Cutting New Saw Teeth

When I remark that I’ve cut teeth entirely from scratch on many of my saws, some people think that it either involves stamping, a machine, or some sort of magic trick. It’s nothing of the sort. If a klutz like me can do it on the abomination of a saw vise that I have, anyone can.

It’s actually quite simple because it’s derived from normal saw-sharpening practice. You start with a file with a handle and flat block of wood as described in Lee’s book and any saw sharpening site out there. To get the tooth spacing, make yourself a little guide. I wrote my own PostScript program to do it (check the Plans and Guides page for PDF versions), but I imagine that there are plenty of ways you can do it with several packages.

Get some reading glasses; they help a lot.

Fold the guide over the front jaw of the vise, put the blade in, just peeking over the top, and make a first pass with the file, just filing in a little notch over the top of each line (sorry about the fuzziness, but I just don’t have a macro lens):

Notice that I’m not really getting the spacing spot-on; you can tell from the flats at the tips of the newly-formed teeth. Don’t worry about this on your first pass–you’re going to refine it later on. You don’t even have to worry much about the file itself on the first pass. The one I’m using here is way too big for the final tooth size (this will be a 16TPI saw that I will reveal later). I’m doing this because I don’t want to put unnecessary wear on a relatively expensive small saw file.

After you’re done with the first pass, do a second pass to go deeper. Make an attempt to correct for uneven spacing by putting a little pressure left or right as you’re filing, but use a very light touch; don’t make any extra strokes with the file just to even it out, and don’t press harder than you normally would. You still want to be fairly consistent in the newly-cut tooth valley size. The unevenness will disappear as you make more passes with the file.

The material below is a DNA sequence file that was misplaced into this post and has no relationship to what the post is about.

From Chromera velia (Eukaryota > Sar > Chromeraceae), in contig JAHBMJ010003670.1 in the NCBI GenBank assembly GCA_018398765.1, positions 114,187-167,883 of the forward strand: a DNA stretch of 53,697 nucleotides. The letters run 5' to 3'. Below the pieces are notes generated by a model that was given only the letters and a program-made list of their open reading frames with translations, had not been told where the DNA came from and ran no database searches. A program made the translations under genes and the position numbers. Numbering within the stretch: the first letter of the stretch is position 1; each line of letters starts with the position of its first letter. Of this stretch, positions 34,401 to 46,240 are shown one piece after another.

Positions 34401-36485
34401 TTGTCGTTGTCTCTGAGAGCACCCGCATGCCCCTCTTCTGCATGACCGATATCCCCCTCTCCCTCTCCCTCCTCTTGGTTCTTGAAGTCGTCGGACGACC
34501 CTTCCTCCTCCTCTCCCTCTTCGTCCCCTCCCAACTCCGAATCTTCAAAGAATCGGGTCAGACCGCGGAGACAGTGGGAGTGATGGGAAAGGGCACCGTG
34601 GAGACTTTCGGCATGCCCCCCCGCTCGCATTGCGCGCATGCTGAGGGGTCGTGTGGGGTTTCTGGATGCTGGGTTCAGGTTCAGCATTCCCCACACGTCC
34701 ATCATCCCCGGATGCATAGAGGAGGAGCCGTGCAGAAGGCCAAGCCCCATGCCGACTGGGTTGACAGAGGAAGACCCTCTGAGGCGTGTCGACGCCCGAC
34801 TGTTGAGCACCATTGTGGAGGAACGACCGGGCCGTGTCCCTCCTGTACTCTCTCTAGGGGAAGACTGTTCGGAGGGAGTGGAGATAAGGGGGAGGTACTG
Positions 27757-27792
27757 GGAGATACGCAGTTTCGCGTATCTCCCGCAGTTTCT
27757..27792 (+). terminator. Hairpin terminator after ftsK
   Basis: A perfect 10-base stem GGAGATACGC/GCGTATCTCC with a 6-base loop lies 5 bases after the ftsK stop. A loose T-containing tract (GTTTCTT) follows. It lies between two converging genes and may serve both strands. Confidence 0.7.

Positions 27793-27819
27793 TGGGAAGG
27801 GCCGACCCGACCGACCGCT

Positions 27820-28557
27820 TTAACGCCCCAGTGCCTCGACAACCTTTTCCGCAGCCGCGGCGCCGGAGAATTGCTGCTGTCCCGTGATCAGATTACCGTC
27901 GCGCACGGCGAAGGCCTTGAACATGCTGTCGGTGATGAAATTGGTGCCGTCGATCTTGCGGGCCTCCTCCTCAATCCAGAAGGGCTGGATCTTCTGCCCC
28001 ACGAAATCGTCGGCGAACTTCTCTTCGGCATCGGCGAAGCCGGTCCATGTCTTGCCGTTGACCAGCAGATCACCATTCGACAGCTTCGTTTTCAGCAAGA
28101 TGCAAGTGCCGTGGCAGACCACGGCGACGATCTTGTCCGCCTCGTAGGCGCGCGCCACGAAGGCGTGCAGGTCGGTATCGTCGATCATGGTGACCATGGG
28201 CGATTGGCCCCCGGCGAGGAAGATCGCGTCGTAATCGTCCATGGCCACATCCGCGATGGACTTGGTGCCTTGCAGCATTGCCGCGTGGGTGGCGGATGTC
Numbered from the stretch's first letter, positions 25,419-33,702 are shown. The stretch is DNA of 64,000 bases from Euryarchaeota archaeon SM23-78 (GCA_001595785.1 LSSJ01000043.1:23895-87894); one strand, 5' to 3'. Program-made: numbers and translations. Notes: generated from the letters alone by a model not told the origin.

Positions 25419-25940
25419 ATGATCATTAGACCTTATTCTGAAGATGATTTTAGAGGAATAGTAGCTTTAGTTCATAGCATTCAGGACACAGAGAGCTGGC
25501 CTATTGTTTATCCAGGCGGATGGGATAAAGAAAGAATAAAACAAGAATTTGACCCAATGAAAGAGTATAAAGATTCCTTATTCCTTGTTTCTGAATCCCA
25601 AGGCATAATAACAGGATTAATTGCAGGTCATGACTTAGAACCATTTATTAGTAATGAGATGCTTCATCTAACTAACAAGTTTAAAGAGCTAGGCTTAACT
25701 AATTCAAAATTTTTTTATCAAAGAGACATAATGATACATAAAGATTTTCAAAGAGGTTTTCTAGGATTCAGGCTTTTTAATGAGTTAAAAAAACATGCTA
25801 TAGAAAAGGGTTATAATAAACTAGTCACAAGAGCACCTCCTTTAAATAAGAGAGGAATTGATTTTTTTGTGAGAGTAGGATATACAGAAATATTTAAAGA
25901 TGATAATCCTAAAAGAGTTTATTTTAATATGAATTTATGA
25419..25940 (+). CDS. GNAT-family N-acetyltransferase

In the saw above, the teeth are so small that I went most of the way with my second pass, this time using a file that’s appropriate for the pitch. You can see that the teeth are slightly uneven, but not by extreme amounts:

I then set the teeth, jointed them, and did a final filing. At that point, the teeth were quite even. It’s important to joint and file after you set the teeth because the act of setting the teeth dramatically alters the orientation and shape of the cutting edges. In addition, you’ll often accidentally set the teeth more than you need. A final pass at sharpening helps reduce the set. For the saw above, I used a fine-tooth saw set at its minimal setting, and it was still too much!

5 thoughts on “Cutting New Saw Teeth

  1. I’m impressed with your work in re-cutting saw teeth. Could you be able to provide me with a guide for cutting at 8 tpi?


  2. The office that I work in is acllatuy looking into a new whitening product. We deal with Zoom as of right now and in the year and half of being there only 1 person was happy with the results of Zoom. I have patients daily asking about Zoom, but don’t want to do it once I tell them the price. The patients seem upset that there insurance doesn’t pick up the price (Mostly state patients are who we have) The patients that tell me they are doing strips or some other OTC product usually complain of sensitivite or that they are in so much pain and usually these are patients that have not had a cleaning in like 10 years and have many caries needing repair! We tell our patients to get a cleaning first, and and filling done before whitening. We also try to get them to do a custom tray but most will not do that, they want the quick fix, but right after whitening they go outside smoke and down coffee or soda not right!!! So this is great timing We had a rep come in to talk to us about a different whitening product it sounds so much better then Zoom (there is no light!!!) cheaper and we can give our patients package deals with disposable tray to take home or do custom trays. I can not wait to try it!!! I will post again after next week since we will be trying it on a paitent!!!

Leave a Reply

Your email address will not be published. Required fields are marked *